I know it sounds cliché, but we can only find our true worth in God. He is the only one who looks at us, can count the hairs on our head, wipe the tears from our eyes, and see us for what we are actually worth.

 

We are who we are. God created each of us in a unique, precious way that should be celebrated. None of us are perfect. And, all of us will fail. But, it is important to realize that even though we haven’t earned it, the God we serve will give us grace and favor.

 

This week, we are going to dive into what it means to find empowerment and confidence in God. Because, when it comes down to it, we cannot experience true joy without him.

 

-Leslie Jones

GIVE even when we don’t get what we want

Luke 6

Luke 6 pic

“But love your enemies, do what is good, and lend, expecting nothing in return. Then your reward will be great, and you will be sons of the Most High. For He is gracious to the ungrateful and evil. Be merciful, just as your Father is also merciful. ” Luke 6:35-36

 

To me, Luke chapter 6 is a call to action. After being introduced to the Lord Jesus in the previous 5 chapters, we now start to gain first-hand accounts of his teachings.

 

One particular section of scripture in this account is when Jesus is speaking about love. He explains that it is easy for us to love someone who loves us, but having to show love to someone who won’t give that in return is what is a challenge.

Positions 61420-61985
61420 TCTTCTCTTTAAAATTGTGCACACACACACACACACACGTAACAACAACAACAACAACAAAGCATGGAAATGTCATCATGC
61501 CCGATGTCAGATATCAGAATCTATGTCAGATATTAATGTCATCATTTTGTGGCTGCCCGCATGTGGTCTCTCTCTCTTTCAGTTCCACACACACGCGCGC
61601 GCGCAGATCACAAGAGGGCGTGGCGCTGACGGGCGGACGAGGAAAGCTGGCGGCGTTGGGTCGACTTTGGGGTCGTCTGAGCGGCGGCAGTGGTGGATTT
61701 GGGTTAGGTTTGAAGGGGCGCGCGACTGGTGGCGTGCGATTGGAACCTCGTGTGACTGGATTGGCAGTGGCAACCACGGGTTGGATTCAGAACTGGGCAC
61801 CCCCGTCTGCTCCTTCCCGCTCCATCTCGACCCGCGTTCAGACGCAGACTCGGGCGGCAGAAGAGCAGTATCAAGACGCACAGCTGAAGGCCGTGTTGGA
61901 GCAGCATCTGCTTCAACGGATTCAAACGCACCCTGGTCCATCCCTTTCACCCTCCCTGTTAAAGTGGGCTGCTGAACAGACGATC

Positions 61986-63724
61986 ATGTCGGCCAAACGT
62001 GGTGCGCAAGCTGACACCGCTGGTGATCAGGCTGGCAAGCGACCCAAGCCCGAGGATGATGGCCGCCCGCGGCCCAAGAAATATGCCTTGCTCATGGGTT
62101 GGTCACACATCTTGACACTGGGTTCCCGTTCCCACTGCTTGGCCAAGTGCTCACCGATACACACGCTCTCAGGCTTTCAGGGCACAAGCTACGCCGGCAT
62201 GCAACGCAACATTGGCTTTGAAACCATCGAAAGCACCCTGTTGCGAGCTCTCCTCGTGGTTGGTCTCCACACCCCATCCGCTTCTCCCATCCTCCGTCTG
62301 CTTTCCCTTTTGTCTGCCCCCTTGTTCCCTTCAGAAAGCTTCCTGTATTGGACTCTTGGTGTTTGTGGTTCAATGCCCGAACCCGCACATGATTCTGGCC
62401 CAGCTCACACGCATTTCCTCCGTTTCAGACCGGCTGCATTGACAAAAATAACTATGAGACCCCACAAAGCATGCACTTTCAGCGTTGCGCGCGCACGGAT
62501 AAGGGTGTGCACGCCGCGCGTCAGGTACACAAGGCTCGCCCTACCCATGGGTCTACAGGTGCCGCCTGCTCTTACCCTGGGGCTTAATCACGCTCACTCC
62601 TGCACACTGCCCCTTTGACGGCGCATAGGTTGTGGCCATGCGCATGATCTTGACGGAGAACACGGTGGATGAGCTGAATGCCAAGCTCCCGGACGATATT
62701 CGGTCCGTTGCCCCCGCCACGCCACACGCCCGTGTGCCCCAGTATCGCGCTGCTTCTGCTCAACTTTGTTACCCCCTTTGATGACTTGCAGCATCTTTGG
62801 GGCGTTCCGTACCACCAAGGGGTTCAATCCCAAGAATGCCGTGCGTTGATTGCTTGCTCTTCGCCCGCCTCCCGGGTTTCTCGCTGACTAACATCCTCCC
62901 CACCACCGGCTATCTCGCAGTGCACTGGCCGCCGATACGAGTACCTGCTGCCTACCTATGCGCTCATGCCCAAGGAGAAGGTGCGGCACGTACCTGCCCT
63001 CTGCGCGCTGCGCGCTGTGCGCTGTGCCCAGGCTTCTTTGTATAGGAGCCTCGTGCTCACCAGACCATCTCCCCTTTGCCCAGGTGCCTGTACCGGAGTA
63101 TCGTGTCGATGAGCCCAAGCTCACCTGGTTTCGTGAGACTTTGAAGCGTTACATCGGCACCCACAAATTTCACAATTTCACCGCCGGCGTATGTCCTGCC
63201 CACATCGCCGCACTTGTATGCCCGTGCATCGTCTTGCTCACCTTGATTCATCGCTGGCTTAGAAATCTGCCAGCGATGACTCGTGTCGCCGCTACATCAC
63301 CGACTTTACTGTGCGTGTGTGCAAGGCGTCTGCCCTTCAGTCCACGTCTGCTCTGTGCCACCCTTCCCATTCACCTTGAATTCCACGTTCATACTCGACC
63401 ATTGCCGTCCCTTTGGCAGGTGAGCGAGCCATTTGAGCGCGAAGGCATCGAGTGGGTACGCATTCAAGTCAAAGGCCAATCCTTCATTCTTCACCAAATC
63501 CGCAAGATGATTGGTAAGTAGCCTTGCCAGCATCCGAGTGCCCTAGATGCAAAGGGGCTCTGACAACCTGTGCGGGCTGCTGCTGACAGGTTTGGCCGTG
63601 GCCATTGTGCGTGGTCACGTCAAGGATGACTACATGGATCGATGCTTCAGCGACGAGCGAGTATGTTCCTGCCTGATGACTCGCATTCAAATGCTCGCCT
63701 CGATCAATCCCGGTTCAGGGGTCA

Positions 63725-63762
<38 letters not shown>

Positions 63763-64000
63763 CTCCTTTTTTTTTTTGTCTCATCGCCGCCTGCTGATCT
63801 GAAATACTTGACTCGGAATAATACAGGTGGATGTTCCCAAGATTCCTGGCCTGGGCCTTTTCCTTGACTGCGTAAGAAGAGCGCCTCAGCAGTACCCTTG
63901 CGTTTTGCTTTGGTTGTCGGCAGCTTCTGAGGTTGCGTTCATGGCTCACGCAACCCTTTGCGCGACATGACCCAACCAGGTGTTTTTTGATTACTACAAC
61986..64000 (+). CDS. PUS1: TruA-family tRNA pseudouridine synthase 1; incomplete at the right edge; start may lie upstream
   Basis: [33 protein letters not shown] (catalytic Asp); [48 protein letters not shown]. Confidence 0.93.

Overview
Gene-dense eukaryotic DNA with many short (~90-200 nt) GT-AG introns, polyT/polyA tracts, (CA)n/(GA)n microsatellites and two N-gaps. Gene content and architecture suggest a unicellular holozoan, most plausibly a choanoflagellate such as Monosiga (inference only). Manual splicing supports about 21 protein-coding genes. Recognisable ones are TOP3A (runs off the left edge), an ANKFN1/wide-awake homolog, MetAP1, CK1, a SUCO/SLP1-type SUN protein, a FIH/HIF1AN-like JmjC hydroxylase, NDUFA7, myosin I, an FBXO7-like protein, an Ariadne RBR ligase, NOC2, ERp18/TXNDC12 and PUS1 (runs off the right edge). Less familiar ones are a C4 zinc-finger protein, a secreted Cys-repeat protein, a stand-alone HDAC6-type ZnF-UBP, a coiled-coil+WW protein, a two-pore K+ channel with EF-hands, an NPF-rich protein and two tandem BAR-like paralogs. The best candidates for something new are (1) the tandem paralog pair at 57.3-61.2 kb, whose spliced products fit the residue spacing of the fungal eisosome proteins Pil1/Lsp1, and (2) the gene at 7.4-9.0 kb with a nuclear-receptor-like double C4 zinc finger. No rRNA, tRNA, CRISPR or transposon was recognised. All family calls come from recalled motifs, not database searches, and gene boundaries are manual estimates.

When I first read this, my response was, yes of course. I should love my enemies. I should give and expect nothing in return.

 

But putting those words into practice is SO much harder than I thought.

 

We as people want things. We want to feel affection. We want to be accepted. We want to be loved. And, might I add, that all of that is valid. It is okay to feel that way.

 

But, I propose a “take it or leave it” thought to carry with you as you read: As Christians, we are called to give even when we don’t get what we want.

 

I’ve learned the hard way that sometimes we have to “grin and bear it”. We must persist. We must endure. This includes being kind to someone who wronged you. This includes waking up and going through the motions of life even when it seems unbearable. This means that we must go through the hard stuff.

 

Because if we don’t go through the hard stuff, we won’t be ready for the great big things that the Lord calls us to. Everything has a purpose. Don’t lose sight of the hope that has been gifted to you by our Father through the Lord Jesus Christ.

 

And when we think about it, after all the Lord has done for us, obeying his command to love our enemies is the least we can do, right?

 

-Leslie Jones